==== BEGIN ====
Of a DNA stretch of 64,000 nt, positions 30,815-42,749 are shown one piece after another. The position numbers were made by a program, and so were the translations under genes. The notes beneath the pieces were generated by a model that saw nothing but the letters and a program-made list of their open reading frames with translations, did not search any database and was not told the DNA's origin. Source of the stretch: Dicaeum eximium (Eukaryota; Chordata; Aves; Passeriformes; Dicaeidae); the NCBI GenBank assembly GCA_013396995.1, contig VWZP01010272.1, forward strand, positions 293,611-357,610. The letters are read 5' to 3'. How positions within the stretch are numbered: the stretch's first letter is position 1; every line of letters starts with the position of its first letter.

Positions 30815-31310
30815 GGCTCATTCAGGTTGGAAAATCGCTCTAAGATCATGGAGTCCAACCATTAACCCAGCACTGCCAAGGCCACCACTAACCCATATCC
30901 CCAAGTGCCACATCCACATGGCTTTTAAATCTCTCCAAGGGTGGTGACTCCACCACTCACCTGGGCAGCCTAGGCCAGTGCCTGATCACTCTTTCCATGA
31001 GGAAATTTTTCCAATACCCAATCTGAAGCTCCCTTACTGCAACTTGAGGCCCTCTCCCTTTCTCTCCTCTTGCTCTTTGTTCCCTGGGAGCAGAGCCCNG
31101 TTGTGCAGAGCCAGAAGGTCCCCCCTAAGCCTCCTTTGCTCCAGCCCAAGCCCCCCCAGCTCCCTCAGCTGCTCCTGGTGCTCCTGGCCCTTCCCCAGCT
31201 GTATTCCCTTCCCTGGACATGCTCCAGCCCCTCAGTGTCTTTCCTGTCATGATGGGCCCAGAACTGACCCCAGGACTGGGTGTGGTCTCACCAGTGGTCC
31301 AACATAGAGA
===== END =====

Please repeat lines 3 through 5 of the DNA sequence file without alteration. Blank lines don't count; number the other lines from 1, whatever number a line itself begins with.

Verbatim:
30815 GGCTCATTCAGGTTGGAAAATCGCTCTAAGATCATGGAGTCCAACCATTAACCCAGCACTGCCAAGGCCACCACTAACCCATATCC
30901 CCAAGTGCCACATCCACATGGCTTTTAAATCTCTCCAAGGGTGGTGACTCCACCACTCACCTGGGCAGCCTAGGCCAGTGCCTGATCACTCTTTCCATGA
31001 GGAAATTTTTCCAATACCCAATCTGAAGCTCCCTTACTGCAACTTGAGGCCCTCTCCCTTTCTCTCCTCTTGCTCTTTGTTCCCTGGGAGCAGAGCCCNG